The RS-232 standard allows a secondary channel on a 25-pin connector. Are there any examples where this secondary channel is actually used, in computers resp. devices connected via the serial port? Googling for it mainly turns up "some modems, for administrative purposes, on a slower connection", but I couldn't find specifics, or examples for computers providing it.
You may not be seeing specific platform examples because the use of the secondary channel (like all Standard serial comms) is essentially platform agnostic. It would be found on systems where comms with the remote end, usually a modem-type device, needed to have the baud rate reset or settings adjusted because of parity errors detected at either end (among others).
So, you'd find this used in places where they had a pool of modems, or a critical modem connection to another network. It would also be used on specialty equipment related to things like telephony.
Typically, the modem-type (DCE) equipment would implement this in firmware or hardware via a UART of some sort, and the control end (DTE) could be anything that understood serials comms.
The specs for these are rather obscure and just don't show up on casual web searches.
I thought HP used this for their proprietary serial networking protocol, but I can't find any confirmation of this. It might have just been plain RS-422/485. (Though the secondary line could have been used there, too. I just can't find evidence that it was for any regular HP equipment from the late 80s.)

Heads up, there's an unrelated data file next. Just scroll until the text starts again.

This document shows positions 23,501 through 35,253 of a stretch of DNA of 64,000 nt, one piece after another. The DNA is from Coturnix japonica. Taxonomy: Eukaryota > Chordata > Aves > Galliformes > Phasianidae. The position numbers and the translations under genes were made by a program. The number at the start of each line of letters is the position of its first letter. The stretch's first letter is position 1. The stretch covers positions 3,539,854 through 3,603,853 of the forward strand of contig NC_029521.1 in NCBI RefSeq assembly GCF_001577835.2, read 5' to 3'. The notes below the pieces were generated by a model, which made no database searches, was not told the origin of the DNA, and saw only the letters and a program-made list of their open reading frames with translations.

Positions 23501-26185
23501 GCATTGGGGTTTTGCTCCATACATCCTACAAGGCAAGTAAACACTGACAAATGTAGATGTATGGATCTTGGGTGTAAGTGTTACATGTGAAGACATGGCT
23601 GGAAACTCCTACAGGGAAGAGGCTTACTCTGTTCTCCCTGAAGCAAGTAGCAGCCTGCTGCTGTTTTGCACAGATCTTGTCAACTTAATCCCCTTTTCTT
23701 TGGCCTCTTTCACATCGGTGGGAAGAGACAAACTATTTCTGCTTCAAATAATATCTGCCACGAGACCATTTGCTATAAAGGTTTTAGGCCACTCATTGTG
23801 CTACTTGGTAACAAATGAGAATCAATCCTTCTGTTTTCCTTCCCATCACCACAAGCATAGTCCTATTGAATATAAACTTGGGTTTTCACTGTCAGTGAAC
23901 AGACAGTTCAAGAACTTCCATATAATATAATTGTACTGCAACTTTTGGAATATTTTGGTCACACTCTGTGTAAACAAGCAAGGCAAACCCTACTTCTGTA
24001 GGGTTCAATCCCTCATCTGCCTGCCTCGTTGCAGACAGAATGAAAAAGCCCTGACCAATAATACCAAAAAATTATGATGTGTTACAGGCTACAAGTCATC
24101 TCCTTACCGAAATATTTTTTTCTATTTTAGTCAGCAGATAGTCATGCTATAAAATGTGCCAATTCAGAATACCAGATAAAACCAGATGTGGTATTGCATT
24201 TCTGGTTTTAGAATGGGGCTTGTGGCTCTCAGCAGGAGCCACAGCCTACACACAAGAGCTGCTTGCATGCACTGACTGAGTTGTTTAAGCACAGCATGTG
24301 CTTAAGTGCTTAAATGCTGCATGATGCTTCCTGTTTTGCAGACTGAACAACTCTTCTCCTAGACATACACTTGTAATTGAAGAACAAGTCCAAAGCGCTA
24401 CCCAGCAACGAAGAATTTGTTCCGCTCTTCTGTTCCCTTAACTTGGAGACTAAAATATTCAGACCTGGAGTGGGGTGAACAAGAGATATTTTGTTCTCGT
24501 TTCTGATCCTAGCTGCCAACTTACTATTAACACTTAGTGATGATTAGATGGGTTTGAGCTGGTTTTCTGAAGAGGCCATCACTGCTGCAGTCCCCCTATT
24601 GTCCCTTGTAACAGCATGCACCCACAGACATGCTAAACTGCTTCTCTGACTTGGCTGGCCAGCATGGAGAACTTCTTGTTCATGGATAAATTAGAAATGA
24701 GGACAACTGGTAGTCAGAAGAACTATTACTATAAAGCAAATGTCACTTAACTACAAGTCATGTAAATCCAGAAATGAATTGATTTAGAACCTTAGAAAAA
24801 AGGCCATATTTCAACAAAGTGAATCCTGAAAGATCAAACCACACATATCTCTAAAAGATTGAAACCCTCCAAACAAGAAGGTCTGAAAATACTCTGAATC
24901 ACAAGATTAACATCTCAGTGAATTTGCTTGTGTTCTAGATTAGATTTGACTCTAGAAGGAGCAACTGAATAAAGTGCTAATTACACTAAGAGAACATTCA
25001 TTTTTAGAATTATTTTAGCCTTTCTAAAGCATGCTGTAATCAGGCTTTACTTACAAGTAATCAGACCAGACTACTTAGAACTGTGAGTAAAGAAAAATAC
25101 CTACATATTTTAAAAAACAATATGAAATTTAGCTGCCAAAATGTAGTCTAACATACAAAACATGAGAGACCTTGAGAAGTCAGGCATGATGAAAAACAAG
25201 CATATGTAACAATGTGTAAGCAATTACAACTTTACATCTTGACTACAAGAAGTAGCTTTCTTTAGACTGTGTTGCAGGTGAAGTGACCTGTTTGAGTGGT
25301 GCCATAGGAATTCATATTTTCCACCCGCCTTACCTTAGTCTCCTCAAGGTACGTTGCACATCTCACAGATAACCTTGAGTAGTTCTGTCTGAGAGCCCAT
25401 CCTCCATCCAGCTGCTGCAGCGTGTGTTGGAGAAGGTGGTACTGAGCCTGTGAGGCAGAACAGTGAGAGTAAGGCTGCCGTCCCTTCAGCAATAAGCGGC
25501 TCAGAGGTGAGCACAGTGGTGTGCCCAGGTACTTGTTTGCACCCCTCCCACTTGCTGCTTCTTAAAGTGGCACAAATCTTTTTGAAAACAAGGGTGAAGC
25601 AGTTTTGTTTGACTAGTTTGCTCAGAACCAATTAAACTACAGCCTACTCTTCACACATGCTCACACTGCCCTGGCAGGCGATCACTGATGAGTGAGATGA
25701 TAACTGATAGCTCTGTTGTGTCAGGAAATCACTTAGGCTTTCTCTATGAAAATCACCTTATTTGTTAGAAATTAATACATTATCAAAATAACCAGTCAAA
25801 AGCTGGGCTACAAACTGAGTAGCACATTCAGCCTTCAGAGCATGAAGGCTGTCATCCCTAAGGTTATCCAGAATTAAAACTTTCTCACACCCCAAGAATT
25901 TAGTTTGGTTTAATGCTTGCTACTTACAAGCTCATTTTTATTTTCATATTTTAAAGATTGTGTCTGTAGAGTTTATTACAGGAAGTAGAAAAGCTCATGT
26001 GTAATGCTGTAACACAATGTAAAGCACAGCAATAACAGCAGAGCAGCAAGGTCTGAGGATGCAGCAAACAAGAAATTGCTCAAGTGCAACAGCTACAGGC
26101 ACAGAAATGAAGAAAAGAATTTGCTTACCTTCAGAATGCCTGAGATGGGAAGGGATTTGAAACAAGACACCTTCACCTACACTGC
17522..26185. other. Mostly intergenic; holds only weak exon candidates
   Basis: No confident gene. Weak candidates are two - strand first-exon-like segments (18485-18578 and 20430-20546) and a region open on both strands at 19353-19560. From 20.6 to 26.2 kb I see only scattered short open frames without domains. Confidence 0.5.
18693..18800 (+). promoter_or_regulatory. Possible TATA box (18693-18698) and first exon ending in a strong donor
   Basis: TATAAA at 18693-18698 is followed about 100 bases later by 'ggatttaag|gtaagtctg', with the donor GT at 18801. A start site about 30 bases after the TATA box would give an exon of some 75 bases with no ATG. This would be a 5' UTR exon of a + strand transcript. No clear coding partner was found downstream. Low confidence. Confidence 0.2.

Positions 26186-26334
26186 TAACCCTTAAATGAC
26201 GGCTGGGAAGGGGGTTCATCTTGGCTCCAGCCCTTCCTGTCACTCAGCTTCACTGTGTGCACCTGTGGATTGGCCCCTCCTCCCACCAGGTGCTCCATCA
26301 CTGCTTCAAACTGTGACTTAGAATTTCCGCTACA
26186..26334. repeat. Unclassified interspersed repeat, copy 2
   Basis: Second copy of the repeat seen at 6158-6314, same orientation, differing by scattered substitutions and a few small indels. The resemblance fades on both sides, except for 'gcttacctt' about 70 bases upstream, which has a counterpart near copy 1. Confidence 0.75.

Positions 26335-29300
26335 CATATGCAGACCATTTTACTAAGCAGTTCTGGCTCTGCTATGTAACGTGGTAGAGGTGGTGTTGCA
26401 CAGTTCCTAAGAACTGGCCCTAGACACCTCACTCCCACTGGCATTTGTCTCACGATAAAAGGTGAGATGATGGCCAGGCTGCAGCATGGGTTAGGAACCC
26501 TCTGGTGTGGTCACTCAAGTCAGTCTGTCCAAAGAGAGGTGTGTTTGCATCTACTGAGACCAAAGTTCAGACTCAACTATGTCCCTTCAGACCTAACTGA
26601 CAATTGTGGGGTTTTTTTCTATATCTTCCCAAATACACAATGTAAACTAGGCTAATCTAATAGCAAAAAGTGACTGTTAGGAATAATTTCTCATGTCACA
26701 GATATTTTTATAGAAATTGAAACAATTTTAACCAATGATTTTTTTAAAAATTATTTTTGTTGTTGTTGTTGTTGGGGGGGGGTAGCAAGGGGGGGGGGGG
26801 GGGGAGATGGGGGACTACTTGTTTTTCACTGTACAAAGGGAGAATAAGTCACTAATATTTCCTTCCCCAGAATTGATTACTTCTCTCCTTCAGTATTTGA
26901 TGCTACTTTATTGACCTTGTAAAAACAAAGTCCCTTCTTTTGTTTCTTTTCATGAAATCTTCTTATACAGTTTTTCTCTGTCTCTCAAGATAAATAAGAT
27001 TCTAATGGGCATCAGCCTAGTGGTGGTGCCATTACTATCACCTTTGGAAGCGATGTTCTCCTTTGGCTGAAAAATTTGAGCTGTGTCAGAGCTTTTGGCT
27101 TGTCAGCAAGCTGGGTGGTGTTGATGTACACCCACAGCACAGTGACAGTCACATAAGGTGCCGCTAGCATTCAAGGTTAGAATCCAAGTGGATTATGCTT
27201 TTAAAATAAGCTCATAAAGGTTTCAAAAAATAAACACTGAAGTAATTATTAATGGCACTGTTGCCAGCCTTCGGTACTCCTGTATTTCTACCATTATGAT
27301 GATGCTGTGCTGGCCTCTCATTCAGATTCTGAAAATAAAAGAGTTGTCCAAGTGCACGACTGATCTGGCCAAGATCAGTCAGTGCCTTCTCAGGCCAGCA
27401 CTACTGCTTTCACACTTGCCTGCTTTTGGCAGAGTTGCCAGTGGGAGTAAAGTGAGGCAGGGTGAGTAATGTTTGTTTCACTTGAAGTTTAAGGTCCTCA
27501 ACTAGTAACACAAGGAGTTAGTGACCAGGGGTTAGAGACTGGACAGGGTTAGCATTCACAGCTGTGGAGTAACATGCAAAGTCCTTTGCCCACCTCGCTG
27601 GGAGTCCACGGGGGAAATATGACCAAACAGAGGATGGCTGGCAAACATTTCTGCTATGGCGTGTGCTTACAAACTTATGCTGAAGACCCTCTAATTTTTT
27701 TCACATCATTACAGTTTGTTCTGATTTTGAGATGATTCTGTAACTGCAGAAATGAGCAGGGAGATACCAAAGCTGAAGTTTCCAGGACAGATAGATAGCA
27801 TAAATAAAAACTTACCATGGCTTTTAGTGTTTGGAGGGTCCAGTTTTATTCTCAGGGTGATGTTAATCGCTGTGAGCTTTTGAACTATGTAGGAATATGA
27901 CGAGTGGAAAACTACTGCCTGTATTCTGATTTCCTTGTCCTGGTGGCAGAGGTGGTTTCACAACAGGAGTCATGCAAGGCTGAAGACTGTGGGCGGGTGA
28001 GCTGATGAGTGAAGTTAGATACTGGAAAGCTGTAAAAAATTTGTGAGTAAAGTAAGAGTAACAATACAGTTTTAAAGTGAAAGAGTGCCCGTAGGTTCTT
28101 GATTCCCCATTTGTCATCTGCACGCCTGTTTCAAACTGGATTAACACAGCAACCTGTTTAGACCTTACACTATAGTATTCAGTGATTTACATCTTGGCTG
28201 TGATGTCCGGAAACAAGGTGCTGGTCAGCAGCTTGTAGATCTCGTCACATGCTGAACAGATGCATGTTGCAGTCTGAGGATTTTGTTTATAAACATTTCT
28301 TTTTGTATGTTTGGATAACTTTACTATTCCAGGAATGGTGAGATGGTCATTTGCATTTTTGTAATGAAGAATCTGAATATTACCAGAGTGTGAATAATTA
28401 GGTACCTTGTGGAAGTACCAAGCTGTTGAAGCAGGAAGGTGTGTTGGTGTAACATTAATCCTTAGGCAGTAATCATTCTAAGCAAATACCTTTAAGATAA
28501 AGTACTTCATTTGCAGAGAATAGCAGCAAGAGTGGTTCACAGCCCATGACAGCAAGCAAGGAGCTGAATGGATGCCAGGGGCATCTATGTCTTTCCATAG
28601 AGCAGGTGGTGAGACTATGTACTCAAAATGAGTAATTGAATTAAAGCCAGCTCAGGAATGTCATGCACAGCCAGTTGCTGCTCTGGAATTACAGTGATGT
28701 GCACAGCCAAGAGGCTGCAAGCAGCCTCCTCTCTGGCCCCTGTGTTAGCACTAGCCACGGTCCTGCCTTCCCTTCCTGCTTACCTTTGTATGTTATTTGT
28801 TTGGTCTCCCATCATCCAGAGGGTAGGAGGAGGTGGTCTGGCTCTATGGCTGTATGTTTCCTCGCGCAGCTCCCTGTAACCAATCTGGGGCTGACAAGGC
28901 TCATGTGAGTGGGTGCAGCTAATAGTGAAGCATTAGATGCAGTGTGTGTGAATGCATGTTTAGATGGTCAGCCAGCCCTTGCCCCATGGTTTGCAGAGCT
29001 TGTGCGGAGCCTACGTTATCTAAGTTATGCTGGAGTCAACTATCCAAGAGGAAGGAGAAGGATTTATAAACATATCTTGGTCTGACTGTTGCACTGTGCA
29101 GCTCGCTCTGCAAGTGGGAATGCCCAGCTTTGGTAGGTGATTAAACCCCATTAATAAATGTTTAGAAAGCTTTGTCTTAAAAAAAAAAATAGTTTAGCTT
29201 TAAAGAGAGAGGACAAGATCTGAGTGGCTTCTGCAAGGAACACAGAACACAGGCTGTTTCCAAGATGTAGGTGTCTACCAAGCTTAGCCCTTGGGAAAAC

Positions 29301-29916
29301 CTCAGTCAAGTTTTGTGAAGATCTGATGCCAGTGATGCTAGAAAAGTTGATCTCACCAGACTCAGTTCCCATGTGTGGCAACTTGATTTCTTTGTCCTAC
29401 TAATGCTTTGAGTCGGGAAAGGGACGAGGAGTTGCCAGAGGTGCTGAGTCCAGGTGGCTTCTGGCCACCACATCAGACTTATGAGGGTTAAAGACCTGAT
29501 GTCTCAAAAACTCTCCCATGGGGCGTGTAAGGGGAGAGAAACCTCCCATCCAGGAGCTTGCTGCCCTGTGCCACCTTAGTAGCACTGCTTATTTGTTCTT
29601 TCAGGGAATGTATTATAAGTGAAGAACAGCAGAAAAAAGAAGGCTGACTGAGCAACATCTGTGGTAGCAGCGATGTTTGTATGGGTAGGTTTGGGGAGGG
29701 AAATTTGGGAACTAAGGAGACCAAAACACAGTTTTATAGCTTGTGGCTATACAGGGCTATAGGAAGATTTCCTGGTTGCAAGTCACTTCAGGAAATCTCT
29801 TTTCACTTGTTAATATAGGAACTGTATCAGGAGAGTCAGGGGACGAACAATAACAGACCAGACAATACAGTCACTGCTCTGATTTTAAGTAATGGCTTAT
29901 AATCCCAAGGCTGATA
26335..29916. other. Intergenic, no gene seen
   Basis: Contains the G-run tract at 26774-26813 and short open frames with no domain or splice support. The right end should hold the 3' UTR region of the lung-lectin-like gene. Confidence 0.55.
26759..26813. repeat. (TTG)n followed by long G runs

In addition to things the other answers have mentioned, in the early days of data communication the main channel was sometimes half duplex because the electronics weren't up to more, but there was a secondary channel at a much slower data rate and this line in the RS232 cable was used to control it. BTW, the kind of numbers I'm talking about are a high speed channel at 600 bps half duplex and a secondary channel with rates as low as 1 bps, in that case primarily used to send the one bit message "stop sending, I urgently need to tell you something".
The only information I found so far is about Telebit modems where the secondary channel was used to query modem status while the primary channel was busy with data.
This link reports an email from Telebit staff on configuration guides and mentions several supported machines - although there is no mention of secondary channel it's likely that some of those machines could have had it provided.